Moreover, the immersive effect increases when the action is repeated over a long period of time. Ellison (in Navigating the Borderlands of Fantasy, p.4-8) points out that “repeated exposure to violent media imprints ‘cognitive scripts’ in the mind that influences interpretation of the world… when real-life situations mimic once-viewed fantasy (media) the preconceived mind may retrieved the cognitive scripts to govern behaviors and thoughts in aggressive ways.”

Even if the fantasized aggression does not manifest in actual physical aggression, prolonged exposure to sexually violent content normalizes violence and desensitizes the gamer. Shao and Wang (in The Relation of Violent Video Games to Adolescent Aggression, p.2) astutely point out that engagement with violent games not only rouses the possibly of imitating the observed aggressive behavior, but also changes “their understanding and acceptability about aggression”. Studies have shown that this change in the acceptability of aggression plays out in the dehumanization of actual sexualized persons, in that the victim is treated as an animal (i.e., animalistic dehumanization) or an object (i.e., mechanistic dehumanization).

Such dehumanization of sexualized victims is an absolute contradiction to God’s intention in His creation of humankind. Unlike animals and object, humankind is endowed with higher ontological status and this distinction is made when God declared humankind to be made in the likeness of His own image (i.e., imago Dei). To be made in the likeness of God’s own image signifies that all human persons have the intrinsic spiritual and moral qualities of human nature, including cognitive ability, emotionality and affability. These intrinsic qualities of human nature are possessed by all persons regardless of age, gender and social-economic background. Hence, it is both delusive and fallacious to say that violent media and the sexualized enactment of a staged-scenario are merely harmless entertainment, designed for crime-prevention.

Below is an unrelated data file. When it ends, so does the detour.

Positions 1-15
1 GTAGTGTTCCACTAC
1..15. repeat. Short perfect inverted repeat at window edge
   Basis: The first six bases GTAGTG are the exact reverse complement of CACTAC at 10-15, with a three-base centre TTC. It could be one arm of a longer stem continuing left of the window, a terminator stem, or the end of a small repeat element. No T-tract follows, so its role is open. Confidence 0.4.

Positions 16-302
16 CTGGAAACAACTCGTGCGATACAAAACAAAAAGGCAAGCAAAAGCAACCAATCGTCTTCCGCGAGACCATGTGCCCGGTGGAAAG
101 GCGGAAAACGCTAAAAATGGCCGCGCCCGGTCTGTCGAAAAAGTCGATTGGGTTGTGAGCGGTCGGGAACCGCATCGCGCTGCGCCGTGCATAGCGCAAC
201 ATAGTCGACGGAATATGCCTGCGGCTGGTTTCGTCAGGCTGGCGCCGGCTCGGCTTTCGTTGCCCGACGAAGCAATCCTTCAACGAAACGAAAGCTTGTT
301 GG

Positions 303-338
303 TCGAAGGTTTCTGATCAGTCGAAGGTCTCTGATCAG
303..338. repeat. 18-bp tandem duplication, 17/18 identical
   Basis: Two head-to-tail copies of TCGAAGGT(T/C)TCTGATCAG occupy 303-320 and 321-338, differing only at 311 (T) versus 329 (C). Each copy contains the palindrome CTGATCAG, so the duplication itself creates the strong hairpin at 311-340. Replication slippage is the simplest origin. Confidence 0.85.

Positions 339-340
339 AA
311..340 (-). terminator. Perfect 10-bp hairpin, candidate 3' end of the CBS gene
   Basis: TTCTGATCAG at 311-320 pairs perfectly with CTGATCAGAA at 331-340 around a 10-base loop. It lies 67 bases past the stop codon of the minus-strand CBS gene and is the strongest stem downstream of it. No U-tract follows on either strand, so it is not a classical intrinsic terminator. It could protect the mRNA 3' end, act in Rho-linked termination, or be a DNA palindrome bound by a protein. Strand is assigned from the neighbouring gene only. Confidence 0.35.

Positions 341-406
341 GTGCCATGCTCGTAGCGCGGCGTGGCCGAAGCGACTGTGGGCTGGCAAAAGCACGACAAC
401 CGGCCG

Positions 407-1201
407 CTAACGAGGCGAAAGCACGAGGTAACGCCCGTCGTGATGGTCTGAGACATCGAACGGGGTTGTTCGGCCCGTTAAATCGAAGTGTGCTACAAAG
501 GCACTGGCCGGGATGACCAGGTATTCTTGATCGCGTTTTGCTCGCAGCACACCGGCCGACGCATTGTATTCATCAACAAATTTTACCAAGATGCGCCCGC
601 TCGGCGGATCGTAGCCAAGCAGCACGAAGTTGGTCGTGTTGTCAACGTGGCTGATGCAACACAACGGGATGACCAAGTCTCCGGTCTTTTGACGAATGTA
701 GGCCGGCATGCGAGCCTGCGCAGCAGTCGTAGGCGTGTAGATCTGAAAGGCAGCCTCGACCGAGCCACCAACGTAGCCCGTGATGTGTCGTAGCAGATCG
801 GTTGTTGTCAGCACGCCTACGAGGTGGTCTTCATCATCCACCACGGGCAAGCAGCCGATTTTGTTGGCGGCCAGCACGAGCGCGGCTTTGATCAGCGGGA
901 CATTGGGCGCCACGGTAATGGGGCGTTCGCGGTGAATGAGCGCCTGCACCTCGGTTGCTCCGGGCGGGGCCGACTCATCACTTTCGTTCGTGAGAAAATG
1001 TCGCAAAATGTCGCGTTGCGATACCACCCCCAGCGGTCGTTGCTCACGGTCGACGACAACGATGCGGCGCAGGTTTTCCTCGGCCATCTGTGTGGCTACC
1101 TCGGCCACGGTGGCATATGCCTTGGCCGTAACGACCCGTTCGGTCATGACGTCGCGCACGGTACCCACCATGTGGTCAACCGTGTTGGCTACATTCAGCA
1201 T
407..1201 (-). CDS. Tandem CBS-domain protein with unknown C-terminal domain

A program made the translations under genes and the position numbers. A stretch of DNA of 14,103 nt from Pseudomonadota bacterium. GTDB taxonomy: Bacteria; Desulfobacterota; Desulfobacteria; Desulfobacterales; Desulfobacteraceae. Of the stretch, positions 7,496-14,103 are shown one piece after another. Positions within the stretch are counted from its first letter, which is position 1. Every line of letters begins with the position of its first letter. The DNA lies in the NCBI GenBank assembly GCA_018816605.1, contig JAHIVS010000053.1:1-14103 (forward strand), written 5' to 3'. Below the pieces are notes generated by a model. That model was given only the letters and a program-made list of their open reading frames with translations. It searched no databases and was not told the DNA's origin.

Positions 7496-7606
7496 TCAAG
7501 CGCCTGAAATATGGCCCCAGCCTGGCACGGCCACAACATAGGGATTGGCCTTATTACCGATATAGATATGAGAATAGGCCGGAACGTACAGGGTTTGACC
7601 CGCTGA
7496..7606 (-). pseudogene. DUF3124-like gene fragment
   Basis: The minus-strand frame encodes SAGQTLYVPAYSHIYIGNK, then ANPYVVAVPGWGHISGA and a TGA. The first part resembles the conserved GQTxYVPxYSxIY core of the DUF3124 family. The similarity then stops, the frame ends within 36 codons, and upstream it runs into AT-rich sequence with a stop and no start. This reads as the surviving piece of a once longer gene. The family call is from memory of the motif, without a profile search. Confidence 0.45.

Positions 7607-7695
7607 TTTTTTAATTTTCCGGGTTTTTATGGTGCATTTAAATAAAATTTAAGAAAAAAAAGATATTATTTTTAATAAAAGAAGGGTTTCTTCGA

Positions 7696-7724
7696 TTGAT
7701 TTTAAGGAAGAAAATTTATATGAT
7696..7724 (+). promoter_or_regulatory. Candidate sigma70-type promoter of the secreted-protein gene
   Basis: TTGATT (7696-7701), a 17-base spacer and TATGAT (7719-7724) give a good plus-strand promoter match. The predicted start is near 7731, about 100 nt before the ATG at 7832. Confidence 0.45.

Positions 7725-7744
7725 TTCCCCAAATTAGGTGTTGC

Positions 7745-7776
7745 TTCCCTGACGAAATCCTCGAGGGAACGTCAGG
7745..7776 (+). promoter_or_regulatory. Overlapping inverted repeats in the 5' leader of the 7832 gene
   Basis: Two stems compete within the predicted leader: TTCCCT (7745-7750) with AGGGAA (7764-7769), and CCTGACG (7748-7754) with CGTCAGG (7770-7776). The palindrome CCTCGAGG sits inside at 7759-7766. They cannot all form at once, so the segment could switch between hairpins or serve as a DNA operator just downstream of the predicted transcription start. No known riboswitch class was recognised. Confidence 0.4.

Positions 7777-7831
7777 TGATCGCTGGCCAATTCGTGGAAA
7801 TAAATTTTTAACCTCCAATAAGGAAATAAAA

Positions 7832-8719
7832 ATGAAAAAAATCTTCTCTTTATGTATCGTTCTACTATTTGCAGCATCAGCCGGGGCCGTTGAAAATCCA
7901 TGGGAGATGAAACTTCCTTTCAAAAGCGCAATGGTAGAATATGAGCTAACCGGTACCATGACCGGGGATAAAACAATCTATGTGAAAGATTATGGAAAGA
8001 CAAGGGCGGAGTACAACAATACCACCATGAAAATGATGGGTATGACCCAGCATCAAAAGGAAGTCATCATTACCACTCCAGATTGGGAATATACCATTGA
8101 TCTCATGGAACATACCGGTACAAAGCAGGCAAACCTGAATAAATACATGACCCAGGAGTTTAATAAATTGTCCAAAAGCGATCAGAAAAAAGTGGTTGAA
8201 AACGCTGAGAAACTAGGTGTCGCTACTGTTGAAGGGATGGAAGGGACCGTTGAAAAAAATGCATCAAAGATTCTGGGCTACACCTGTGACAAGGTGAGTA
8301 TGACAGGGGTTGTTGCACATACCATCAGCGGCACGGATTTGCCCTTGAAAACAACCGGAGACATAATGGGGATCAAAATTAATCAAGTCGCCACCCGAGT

Where Do We Go from Here?

The Christian faith does not separate Christian living from the happenings of the world. Christians are to engage with the complex issues in the public square in our time, so that the light of Christ shines forth.

Collectively, the church must take a firm stance against exploitative actions that demeans certain persons (i.e., women and young children) as mere objects. We must advocate stricter regulations and enforcement against the design and production of sexually violent media. The argument that this infringes a game designer’s rights and personal freedom of expression fails to understand that the wellbeing and safety of our fellow human beings outweigh personal egocentric interests.

Individually, we are to be our brother’s (and sister’s) keeper. We are not to commit violent acts against others nor allow others to do so, when we have the power to prevent it. Such action aligns with God’s command to “love your neighbor as yourself”, which is established on grounds of both love and justice.

Lai Wei Yen is a preacher at Geylang Chinese Methodist Church. She has a Master of Divinity from Trinity Theological College and a Master of Theology (Christian Ethics) and Master of Arts in Bioethics from Trinity International University (Trinity Evangelical Divinity School [TEDS]).